Australian Fashion Week is getting with the times this year, hosting its first plus-size runway show in its 26-year history.
Called The Curve Edit, the runway show will take place as part of the Australian Fashion Week schedule in Sydney in May – with many fashion-lovers wondering why it’s taken so long.
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The Curve Edit show was a “long time coming”, according to Bella Management CEO Chelsea Bonner, who is staging the show.
“If I had pitched this idea even five years ago, it never would have happened,” she told The Guardian.
“It’s a whole new world.
The way we think about bodies, the way we think about ourselves is so different now.”
It seems Australian Fashion Week has finally gotten the diversity memo, because it will also feature a runway show called Adaptive Clothing Collective, which will showcase fashion for people with disabilities.
Chloe Papas, who co-runs a Melbourne-based plus-sized fashion market called A Plus, said the Curve Edit show was a step in the right direction.
“It is a fantastic step that we’re going to see plus-size representation on the runway this year and that we’ll see some really great inclusive brands and plus-size babes out there,” she told PEDESTRIAN.TV.
“I think what we’re hoping is that this opens the door to a much bigger conversation.
“We need to start seeing this as a social justice issue.
“[That includes] the lack of representation of plus-size or fat people on our runways, but also the lack of access to inclusive fashion across the board.”
Until recently, Australian agents usually booked runway models who were an Australian size 6, or size 8 at most.
High-end designer clothing is rarely made in sizes much larger than an Australian 12 – a particularly frustrating snub for shoppers keen to spend their money but unable to find anything that fits.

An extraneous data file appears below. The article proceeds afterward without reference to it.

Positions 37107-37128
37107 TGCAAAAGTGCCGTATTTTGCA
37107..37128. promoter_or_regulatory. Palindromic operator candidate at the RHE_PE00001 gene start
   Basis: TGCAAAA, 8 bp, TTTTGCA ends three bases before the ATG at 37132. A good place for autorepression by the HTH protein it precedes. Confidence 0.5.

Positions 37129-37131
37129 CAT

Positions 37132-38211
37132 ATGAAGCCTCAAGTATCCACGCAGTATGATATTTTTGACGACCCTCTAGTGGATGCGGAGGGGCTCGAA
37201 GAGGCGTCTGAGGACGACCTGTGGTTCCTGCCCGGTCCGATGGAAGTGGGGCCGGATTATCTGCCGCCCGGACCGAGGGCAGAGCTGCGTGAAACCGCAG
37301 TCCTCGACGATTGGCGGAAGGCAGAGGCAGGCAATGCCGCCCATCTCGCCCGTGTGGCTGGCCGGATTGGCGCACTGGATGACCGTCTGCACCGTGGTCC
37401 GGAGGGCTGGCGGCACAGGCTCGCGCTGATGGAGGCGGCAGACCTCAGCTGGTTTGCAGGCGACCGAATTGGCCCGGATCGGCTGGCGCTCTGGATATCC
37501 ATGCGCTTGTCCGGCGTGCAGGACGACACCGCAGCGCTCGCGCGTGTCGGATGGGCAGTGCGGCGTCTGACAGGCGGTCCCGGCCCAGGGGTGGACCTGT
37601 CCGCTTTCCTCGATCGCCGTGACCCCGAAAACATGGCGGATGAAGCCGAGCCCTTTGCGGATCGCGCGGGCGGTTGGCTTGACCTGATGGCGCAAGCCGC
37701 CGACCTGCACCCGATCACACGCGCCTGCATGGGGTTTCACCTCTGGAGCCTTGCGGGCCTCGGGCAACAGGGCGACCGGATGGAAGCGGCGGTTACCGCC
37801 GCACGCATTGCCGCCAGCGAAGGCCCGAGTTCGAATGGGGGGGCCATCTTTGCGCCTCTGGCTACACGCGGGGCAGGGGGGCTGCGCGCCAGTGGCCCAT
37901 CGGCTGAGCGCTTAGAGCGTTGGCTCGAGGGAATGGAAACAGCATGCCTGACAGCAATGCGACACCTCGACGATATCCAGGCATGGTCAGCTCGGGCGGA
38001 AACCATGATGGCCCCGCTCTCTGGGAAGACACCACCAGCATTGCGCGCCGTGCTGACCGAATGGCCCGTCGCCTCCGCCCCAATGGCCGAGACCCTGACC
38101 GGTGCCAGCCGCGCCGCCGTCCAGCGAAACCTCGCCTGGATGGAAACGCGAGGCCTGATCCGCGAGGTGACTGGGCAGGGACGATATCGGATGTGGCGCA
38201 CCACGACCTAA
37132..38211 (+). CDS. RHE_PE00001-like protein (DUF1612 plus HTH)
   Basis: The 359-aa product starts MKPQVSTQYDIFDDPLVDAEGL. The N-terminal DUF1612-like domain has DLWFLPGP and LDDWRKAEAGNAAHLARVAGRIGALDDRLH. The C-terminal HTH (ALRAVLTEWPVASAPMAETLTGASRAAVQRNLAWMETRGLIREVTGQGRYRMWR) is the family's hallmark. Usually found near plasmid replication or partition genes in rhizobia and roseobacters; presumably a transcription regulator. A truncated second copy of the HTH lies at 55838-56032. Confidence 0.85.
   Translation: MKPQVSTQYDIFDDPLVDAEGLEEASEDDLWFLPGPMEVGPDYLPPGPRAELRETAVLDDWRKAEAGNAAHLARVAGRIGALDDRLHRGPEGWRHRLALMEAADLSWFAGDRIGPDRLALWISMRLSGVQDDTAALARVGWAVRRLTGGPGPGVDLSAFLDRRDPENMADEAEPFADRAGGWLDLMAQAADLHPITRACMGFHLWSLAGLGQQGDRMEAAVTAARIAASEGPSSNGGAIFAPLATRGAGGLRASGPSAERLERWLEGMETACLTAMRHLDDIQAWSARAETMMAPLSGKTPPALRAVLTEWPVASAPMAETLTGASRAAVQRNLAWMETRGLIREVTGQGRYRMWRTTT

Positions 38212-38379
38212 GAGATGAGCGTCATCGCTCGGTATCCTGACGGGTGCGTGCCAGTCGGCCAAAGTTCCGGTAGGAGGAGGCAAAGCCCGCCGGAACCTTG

While Australian Fashion Week 2021 drew praise for its Indigenous focus – it held its first all-Indigenous designer showcase along with a smoking ceremony and Welcome to Country on opening night – the lack of size diversity remained a sticking point for many.
Curve model Basjia Almaan walked in several shows, but models her size or larger were few and far between on the runway.
“Yes I’m a curve model but I’m still palatable. I’m a size 12-14,” she wrote.
“Where were the BIGGER bodies?”
Basjia called her inclusion in runway shows last year as “tokenistic”, adding that she was “pretty disappointed at how much of a process it was for space to be made for someone like myself.”
“This industry doesn’t make space for all people, it’s still incredibly exclusive and outdated, it’s 2021, we want to see all different types of people on our runways now!,” she added.
“We literally demolished Victoria’s Secret, because we all got BORED of seeing bodies that did not represent majority of the population.”
Chelsea Bonner says her Curve Edit pitch for 2022 was welcomed “with open arms” by IMG, the events company that runs Australian Fashion Week.
“We’re working to create a more accessible and equitable industry by ensuring talented designers, creatives and fashion professionals of all identities have the opportunities and resources they need to succeed,” IMG’s Natalie Xenita told The Guardian.
Australian Fashion Week runs in Sydney from May 9-13.